> Rate your CMS today!

This short survey will deliver both quantitative and qualitative results to you. The more people who participate, the better the results will be, so please take just a few minutes to share your experiences. And since the results will be valuable to the nonprofit community as a whole, we're pretty sure taking the survey counts as work.

Survey responses are anonymous. Survey respondents will receive a complete copy of the results, when available.

> Rate your CMS today!

If you have any questions, please send me an email: holly@nten.org.

NTEN Member Online Round-Up: Resources, Reflections, and Announcements

Submitted by Annaliese on Mon, 04/07/2008 - 8:06am

LOLnptechNTEN members were sharing lots of great tips, checklists, and resources online last week.

Colin Delany, of e.politics, shared his Social Marketing "cheat sheet" for using Web2.0 tools for engagement and fundraising purposes.

If you're a do-it-yourself kind of nonprofit when it comes to designing your web site, you might want to check out Kivi Leroux Miller's "10-Point Basic Website Checklist for Nonprofits".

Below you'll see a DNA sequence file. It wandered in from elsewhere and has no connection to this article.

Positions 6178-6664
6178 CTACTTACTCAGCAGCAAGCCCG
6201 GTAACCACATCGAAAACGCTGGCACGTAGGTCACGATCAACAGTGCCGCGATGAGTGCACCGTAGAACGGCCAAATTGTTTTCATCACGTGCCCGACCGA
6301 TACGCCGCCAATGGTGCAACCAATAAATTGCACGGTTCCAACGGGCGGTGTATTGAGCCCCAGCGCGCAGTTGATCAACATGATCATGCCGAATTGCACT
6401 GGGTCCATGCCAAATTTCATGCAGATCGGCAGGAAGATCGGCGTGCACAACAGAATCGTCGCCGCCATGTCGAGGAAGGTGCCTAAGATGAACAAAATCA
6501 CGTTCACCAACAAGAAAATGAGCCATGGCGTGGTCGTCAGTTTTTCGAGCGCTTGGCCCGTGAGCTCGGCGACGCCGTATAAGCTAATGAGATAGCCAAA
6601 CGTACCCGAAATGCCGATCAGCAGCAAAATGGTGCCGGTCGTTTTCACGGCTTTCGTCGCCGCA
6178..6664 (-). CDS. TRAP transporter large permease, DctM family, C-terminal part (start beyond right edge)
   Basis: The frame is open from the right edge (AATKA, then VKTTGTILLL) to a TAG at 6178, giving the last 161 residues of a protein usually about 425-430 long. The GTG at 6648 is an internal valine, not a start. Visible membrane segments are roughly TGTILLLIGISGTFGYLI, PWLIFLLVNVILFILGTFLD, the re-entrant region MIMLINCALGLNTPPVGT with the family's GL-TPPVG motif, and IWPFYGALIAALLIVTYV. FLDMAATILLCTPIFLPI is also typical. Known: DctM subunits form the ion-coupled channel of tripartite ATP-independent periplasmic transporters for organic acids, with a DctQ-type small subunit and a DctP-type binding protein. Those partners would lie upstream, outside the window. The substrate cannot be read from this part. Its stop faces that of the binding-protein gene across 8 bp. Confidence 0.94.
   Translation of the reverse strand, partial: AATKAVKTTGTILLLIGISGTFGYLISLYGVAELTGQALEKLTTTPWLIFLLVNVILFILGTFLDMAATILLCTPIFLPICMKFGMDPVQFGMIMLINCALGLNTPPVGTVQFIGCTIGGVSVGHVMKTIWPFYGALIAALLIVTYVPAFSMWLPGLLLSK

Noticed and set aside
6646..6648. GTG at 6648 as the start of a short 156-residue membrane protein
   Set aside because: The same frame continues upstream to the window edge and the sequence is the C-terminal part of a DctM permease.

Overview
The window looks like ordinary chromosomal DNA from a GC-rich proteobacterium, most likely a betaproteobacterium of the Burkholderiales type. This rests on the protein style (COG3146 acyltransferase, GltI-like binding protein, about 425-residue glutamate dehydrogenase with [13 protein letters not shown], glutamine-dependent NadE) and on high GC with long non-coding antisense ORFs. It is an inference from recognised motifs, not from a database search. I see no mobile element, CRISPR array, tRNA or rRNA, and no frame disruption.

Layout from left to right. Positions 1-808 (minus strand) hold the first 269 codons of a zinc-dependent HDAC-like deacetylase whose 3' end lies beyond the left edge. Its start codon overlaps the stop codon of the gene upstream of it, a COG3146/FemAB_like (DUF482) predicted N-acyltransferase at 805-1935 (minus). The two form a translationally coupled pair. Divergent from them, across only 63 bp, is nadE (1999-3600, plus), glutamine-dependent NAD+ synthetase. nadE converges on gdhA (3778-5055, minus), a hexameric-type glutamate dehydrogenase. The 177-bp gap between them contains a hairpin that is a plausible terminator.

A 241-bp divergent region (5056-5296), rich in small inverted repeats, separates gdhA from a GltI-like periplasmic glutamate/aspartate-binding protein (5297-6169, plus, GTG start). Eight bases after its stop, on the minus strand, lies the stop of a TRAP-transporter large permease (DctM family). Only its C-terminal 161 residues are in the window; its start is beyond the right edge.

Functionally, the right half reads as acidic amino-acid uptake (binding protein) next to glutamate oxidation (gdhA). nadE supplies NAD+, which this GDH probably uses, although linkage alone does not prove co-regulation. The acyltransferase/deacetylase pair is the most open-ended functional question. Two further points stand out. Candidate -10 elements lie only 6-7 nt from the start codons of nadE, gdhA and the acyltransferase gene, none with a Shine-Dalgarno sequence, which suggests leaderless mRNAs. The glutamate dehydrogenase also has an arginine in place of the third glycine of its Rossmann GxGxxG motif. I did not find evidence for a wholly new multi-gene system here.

For anyone plagued by email delivery statistics (or curious about what your organization should be considering when it comes to email messaging), take a look at NTEN member and NTC speaker Bill Pease's helpful tips.

Marnie Webb provides a couple of posts about integrating Twitter into your communications practice: first, she brings Twitter into the virtual tool chest she's building for her readers, then shares a list of Twitter resources that can help you maximize your Twitter-effectiveness.

Speaking of Twitter, Rose Vines is the back-channeling star of the NTEN community. Fortunately for us, she shares her tips for using Twitter for good (documenting and sharing).

In other news, NTEN members are . . .

Boston Joins the Wirleless Revolution, Modestly

Submitted by Holly on Thu, 04/03/2008 - 10:57am

Flickr Photo: pfhyperMunicipal wireless became a dirty word a few months back. The stories out of San Francisco and Philadelphia were salacious, making the idea of wireless Internet access seem like a pipe dream.

The truth of the matter is that many towns have made it work, and many large cities are still committed to bringing the Internet to ALL their citizens, affordably. Look at Boston. Why haven't you heard about the Boston municipal wireless initiative before now? Probably because they are taking the slow and steady approach. This week, they had their first victory, getting a one square mile patch of the city covered.

With the ashes of so many municipal wireless contracts swirling around us, what makes places like Minneapolis and Boston (and the still viable Philadelphia plan) work? The answer in the case of Minneapolis and Boston is community ownership.